We are most appreciative of the interest of Dr. Abraini et al. in our recent work examining the neuroprotective effect of xenon administration during transient middle cerebral artery occlusion in mice. Although they are in agreement with our interpretation that xenon possesses significant neuroprotective properties, their explanation for the apparent concentration response that we demonstrated (i.e. , 35% Xe in combination with 35% N2O having less neuroprotection than 70% Xe alone) differs from our own.
The disagreement centers on the definition of anesthetic equivalence between nitrous oxide and xenon. Whereas we believe that the animals received equivalent levels of anesthesia based on the common definition of minimum alveolar concentration (MAC; response to a noxious stimuli; MAC Xe, 160%,1MAC N2O, 150%2), thus making it unlikely that differences in anesthetic depth influenced our results, Abraini et al. believe that loss of the righting reflex is a more relevant marker of equivalence, thus questioning our assumption that the anesthetic depth was similar. Undoubtedly, the issue of equivalence is clouded by the surprisingly wide ranges for published anesthetic potency measures such as MAC (determined with tail clamping), loss of righting reflex, and responses to either tail flick or electrical stimulation.3–6If one adds to this the unresolved issues related to unexplained interspecies differences, one can simply conclude that the determination of anesthetic equivalence is anything but exact.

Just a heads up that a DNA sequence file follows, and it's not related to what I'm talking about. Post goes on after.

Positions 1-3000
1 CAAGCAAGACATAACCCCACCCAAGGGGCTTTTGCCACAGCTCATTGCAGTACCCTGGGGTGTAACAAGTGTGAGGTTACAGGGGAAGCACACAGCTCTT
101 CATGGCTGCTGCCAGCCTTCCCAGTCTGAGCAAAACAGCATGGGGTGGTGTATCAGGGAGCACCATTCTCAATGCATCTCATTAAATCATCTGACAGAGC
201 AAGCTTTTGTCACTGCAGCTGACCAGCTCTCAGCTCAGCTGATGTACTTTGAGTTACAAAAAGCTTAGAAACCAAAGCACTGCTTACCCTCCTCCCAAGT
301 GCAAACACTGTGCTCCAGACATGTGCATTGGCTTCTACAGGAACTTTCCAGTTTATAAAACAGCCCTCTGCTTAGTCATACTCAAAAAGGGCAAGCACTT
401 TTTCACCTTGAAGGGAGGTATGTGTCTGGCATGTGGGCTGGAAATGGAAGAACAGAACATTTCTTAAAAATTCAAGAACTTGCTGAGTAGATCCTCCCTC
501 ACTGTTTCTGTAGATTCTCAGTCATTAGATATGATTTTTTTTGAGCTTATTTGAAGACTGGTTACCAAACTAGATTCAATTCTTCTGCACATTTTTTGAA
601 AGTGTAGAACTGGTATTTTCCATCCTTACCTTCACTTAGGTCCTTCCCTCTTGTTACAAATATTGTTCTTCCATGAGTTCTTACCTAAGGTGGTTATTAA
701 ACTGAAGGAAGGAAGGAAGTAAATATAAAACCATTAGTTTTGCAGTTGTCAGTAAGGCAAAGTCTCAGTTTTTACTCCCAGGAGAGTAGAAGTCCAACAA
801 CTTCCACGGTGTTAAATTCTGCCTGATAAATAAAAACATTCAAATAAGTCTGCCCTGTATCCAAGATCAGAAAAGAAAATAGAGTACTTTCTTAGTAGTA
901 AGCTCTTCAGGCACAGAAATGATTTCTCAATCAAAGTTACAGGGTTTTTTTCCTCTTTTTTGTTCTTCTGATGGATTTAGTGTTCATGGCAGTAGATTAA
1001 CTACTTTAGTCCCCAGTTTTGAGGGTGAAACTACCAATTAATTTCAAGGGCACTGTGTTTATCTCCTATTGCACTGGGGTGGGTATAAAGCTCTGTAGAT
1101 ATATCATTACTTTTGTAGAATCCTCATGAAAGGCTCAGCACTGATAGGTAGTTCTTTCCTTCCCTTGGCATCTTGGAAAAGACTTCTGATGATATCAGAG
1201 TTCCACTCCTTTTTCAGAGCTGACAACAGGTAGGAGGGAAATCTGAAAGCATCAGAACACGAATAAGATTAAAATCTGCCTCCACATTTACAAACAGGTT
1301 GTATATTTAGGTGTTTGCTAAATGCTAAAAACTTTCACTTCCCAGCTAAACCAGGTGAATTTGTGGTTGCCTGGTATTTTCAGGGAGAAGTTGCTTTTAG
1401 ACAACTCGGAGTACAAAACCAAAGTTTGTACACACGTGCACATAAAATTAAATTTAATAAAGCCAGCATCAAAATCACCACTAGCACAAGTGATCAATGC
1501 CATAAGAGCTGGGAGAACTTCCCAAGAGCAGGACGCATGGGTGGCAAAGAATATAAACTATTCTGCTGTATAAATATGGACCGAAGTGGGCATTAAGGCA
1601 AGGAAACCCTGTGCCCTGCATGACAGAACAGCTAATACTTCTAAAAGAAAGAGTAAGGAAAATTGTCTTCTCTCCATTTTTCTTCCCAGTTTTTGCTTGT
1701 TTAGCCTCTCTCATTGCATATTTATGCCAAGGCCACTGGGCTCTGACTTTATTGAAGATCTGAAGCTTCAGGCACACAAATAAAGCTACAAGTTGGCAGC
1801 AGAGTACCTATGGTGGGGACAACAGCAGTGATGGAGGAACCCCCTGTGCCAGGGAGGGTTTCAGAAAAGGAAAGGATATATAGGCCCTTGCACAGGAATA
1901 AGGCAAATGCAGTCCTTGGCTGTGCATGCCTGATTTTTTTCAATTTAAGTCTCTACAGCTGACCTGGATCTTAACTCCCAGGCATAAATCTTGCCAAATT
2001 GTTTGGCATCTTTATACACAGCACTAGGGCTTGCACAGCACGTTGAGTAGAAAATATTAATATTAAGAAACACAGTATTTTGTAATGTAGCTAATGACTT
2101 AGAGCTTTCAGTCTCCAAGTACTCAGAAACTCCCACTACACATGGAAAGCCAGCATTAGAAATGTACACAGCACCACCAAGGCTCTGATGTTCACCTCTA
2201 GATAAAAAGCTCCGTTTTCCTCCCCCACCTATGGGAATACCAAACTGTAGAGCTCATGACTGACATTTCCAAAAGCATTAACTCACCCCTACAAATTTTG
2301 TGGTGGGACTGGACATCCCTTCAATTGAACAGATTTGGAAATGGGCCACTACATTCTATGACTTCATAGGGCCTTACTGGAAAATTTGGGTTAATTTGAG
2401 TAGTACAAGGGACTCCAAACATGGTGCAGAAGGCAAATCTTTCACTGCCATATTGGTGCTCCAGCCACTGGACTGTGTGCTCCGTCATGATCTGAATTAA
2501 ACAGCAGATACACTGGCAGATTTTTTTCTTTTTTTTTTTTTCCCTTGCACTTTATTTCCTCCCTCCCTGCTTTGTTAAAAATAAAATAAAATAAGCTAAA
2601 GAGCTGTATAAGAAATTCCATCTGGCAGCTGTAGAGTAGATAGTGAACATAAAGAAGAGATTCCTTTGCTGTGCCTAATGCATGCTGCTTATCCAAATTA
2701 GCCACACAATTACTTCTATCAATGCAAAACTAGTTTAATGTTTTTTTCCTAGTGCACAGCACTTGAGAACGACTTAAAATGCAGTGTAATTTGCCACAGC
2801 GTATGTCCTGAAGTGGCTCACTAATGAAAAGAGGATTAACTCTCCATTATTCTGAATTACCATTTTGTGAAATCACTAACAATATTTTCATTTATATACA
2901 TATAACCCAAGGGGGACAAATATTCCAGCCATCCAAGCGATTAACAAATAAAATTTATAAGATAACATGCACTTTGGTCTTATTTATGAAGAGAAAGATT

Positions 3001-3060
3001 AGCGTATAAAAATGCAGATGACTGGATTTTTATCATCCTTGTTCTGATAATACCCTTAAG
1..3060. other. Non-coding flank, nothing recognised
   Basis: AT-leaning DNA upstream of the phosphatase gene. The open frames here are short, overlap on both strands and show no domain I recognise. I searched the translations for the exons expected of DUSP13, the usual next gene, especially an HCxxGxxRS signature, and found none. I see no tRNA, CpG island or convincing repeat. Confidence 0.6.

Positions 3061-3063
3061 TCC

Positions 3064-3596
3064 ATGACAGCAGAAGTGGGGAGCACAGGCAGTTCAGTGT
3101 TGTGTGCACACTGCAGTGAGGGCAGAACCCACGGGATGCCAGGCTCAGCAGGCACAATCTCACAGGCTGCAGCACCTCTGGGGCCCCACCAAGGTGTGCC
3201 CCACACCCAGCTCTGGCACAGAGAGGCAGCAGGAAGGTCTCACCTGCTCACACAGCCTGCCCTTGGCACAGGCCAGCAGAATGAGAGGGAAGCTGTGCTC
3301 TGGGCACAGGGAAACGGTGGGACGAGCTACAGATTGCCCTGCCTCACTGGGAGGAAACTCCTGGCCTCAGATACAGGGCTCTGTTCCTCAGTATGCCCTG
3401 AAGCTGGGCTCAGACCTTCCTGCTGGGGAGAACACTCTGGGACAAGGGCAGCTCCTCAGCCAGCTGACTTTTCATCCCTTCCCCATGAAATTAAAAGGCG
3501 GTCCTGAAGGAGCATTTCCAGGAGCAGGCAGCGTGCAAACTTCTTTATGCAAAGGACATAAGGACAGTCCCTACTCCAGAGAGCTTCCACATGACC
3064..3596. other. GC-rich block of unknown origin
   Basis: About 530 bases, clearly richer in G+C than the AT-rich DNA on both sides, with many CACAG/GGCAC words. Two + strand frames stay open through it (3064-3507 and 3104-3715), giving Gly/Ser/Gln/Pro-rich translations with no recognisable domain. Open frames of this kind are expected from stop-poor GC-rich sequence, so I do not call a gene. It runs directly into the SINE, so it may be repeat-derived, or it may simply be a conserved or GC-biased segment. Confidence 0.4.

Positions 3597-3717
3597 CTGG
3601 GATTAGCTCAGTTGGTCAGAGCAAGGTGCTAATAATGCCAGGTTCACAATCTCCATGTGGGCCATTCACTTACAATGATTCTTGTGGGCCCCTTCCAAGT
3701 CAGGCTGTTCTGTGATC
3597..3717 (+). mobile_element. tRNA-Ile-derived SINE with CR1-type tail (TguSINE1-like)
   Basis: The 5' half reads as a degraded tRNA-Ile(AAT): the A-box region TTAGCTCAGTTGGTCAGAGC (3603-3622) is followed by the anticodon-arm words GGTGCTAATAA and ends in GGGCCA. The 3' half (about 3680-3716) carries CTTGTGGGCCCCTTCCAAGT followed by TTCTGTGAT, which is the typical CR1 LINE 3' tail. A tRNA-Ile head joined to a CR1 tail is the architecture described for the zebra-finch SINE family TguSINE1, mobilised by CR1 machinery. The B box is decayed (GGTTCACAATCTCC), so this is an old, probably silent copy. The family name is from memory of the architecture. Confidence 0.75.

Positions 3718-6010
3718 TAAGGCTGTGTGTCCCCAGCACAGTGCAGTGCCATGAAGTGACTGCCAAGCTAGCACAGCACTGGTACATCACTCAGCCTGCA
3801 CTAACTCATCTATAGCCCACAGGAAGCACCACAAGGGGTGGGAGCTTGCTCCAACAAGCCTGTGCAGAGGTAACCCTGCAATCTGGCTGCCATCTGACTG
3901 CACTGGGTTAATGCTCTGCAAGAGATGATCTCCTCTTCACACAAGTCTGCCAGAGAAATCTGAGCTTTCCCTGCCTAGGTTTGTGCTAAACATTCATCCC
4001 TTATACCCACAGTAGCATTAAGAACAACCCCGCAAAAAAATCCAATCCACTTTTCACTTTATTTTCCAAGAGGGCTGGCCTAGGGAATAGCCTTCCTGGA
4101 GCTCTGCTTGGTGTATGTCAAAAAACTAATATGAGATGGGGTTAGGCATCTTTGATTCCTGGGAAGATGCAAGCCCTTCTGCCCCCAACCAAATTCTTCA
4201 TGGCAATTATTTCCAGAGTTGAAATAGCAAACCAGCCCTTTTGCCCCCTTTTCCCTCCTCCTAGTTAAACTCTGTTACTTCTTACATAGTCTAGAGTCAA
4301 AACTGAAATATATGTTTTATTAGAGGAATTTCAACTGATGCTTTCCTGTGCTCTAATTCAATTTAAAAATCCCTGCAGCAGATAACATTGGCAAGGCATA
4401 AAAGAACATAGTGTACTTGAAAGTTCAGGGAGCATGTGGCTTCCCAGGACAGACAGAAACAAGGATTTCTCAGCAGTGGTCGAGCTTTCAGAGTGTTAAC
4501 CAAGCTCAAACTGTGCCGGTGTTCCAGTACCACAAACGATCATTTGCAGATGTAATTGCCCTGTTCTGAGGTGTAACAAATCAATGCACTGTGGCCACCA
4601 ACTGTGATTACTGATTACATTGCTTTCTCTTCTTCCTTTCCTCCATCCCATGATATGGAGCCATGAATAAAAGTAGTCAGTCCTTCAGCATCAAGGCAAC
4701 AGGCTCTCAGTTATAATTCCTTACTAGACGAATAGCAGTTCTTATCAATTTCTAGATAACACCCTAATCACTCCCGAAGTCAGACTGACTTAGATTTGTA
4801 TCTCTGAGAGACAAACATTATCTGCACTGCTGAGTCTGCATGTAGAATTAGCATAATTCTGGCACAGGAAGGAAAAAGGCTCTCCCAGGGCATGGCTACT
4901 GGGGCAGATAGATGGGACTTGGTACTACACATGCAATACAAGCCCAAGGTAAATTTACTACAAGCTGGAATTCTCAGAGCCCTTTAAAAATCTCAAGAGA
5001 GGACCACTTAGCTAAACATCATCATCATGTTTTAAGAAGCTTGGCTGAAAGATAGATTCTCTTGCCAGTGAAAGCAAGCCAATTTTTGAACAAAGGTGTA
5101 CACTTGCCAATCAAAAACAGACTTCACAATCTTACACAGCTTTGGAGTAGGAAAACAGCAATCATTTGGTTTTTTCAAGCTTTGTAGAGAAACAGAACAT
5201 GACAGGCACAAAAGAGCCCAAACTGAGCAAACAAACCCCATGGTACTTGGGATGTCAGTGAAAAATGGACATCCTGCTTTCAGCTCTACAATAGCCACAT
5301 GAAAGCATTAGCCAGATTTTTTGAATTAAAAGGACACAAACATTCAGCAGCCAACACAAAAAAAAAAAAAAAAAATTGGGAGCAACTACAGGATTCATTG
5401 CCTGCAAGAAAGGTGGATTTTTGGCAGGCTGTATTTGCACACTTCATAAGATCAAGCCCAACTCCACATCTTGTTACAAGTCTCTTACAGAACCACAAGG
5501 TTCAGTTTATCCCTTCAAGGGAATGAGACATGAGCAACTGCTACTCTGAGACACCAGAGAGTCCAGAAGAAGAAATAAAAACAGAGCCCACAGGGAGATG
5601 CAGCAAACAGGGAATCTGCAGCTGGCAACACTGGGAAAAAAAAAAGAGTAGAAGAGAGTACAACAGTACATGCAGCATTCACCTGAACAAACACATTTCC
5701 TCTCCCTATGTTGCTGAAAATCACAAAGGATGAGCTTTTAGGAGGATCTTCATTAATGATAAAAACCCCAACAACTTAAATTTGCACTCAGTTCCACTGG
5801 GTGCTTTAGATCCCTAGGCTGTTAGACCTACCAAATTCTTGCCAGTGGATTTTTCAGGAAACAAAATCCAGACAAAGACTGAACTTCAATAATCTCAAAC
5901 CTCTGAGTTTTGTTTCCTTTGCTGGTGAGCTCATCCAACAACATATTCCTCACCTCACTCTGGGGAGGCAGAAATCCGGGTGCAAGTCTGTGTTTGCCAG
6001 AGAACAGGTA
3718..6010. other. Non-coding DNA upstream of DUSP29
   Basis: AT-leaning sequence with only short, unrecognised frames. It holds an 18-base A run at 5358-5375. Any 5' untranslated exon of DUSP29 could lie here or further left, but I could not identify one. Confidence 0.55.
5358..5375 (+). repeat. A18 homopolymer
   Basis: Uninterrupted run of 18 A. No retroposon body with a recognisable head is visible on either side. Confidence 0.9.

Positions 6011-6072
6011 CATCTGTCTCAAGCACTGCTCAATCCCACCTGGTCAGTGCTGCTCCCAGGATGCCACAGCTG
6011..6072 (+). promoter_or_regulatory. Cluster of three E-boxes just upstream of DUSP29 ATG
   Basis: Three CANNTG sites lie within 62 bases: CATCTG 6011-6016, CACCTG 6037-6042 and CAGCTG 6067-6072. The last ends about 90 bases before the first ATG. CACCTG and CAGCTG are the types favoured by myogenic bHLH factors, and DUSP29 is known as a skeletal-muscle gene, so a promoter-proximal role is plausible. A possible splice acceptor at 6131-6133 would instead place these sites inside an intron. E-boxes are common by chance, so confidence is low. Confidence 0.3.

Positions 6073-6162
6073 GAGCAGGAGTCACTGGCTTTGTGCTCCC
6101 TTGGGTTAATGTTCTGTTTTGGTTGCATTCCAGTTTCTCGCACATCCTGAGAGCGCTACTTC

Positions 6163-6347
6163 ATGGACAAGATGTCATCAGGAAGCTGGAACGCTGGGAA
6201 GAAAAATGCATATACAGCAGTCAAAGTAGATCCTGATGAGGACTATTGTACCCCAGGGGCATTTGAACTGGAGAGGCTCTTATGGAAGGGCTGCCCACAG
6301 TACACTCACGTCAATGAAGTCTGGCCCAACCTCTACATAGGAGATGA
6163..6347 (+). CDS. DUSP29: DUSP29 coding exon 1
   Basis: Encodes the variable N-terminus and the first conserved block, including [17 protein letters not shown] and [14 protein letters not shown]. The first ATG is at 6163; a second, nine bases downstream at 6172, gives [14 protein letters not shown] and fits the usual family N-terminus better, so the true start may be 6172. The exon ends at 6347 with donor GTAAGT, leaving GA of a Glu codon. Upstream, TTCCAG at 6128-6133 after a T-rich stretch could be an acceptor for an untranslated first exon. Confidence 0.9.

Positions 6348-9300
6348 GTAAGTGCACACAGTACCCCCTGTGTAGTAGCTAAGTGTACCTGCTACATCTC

However, arguably more relevant than anesthetic equivalence is the issue of N -methyl-d-aspartate receptor potency, for which there is little data available for determining whether the concentrations of xenon and nitrous oxide that we used have similar ability to antagonize N -methyl-d-aspartate receptors and thus produce a neuroprotective effect. We assume that if we administered the gases at the same concentration (and thus with anesthetic equivalence),1,2because xenon was found to be neuroprotective, either there are differences in the ability of these gases to antagonize N -methyl-d-aspartate receptors or xenon possesses neuroprotective properties by acting at other targets, or both.7
* Duke University Medical Center, Durham, North Carolina. firstname.lastname@example.org